David Pearson. Books as History: The Importance of Books beyond Their Texts

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David Pearson. Books as History: The Importance of Books Beyond Their Texts. London, England: The British Library; New Castle, DE: Oak Knoll Press, 2011. 208 pp.; US $29.95 ISBN 9781584562900

In the foreword to this second edition of Books as History: The Importance of Books Beyond Their Texts, author David Pearson clearly states the work's two aims: "Primarily, [this book] is about the various ways in which books can be interesting as artefacts, as objects with individual histories and design characteristics, beyond whatever value they have in the texts they convey. The ways in which books are made, owned, written in, mutilated and bound all add something to the documentary heritage which is central to the record of human civilisation. The second theme is around the importance of seeing this, at a time when the world of books is in flux, and the need for them is questioned as their traditional functions are increasingly undertaken by electronic media" (5). While the reference to "human civilisation" is a bit misleading considering Pearson focuses mostly on British book history, this work does generally accomplish both aims. Pearson is clearly passionate about his topic, and he succeeds in providing an engaging and informative introduction to books as meaningful cultural objects--as not only texts, but also "containers of texts." Significantly, he does so through extensive use of photos of books: he shows the reader how these books matter in ways beyond the words they contain, by letting images of covers, bindings, illustrations, and marginalia prove it. While one is, of course, taught never to judge a book by its cover, Pearson suggests that covers, and all other paratextual elements, in fact have much to tell about a book's history.

Pearson begins his work, which would be of interest to scholars of book culture, manuscript studies, and European cultural history, with a chapter on books in history, in which he also refers to the history of bibliography itself. This section offers a basic introduction to the topic; while Pearson's mention of bibliographer Don McKenzie, who studied the sociology of texts and "how the material form in which texts are transmitted influences their meaning" (22) is helpful, there are a number of other important scholars who might have been mentioned here, such as Harold Love, Roger Chartier, Mirjam Foot, and others. In chapter 2, Pearson focuses on book design, including type and letter forms, illustration and decoration, and books as art; in later chapters he also discusses covers, bindings, and, in a limited way, paper (though not ink). Some of this material is, of course, as relevant to digital media as books: type, illustration, and decoration are just as important in web design, for example, as book design, a point Pearson seemingly overlooks. The positive aspect of this oversight, however, is that, despite the second aim outlined above, Pearson does not dwell on the move away from print books in a digital age in a defensive or paranoid way. Instead, to his credit, Pearson points out that the world is always changing, and he compares the current digital revolution to the early modern revolution of the printing press over manuscript production (which Margaret Ezell, Patricia Fumerton, and other scholars remind us was anything but smooth and complete). Rather than dwelling on the change, Pearson instead expresses his sincere love of books and his belief in their continued relevance as a unique form.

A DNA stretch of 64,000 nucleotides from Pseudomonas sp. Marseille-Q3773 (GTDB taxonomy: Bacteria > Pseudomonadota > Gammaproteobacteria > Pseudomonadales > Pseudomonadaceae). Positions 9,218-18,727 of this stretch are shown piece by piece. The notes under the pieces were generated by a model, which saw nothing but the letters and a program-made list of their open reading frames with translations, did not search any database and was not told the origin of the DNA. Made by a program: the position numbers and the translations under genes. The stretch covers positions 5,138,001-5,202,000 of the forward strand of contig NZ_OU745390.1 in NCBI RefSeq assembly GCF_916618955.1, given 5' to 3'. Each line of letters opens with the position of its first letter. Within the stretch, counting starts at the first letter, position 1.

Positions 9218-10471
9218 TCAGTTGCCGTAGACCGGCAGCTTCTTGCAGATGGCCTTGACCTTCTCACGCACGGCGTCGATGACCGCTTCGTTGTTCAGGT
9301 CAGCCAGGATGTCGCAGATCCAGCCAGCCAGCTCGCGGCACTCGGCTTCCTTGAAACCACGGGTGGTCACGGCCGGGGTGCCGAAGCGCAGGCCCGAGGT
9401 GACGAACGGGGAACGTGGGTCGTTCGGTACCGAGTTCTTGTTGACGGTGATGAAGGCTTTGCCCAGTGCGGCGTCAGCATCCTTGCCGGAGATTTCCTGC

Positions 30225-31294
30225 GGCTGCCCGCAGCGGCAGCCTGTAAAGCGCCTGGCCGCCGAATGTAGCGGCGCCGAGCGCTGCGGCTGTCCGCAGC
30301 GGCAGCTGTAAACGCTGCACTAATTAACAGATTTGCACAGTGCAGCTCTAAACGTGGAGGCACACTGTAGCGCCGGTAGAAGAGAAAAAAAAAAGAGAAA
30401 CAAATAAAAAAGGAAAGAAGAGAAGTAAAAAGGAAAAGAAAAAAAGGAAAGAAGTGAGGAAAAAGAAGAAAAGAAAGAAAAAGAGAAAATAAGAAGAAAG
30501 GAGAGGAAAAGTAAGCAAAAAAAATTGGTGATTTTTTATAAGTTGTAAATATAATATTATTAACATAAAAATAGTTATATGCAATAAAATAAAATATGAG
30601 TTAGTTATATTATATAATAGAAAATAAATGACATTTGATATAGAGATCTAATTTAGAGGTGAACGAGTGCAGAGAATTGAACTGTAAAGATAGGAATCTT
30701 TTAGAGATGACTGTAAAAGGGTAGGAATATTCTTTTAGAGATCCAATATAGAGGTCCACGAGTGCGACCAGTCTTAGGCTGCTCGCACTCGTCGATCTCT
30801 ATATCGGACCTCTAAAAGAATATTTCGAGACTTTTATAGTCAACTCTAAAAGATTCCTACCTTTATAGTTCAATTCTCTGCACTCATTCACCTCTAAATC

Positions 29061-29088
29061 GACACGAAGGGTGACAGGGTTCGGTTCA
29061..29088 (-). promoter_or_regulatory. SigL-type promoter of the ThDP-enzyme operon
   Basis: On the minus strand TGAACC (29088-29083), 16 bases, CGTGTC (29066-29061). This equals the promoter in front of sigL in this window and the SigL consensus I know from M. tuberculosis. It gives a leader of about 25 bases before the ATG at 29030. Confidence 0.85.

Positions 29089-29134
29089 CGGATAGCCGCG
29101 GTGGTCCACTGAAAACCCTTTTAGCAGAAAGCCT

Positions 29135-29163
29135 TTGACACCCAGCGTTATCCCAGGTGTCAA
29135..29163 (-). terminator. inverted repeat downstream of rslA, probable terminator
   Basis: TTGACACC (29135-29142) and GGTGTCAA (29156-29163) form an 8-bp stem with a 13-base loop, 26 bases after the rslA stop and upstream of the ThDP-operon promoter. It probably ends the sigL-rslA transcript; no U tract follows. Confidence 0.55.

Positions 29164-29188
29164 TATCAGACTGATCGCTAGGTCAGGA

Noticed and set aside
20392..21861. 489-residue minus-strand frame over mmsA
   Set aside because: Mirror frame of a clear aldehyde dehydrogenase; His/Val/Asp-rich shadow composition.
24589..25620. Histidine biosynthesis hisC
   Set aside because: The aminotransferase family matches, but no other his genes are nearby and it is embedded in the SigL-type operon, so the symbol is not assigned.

Anyone who appreciates old books and has experienced the thrill of discovering centuries-old handwritten marginalia in a copy she was holding would likely agree with Pearson that books' importance extends beyond their content. …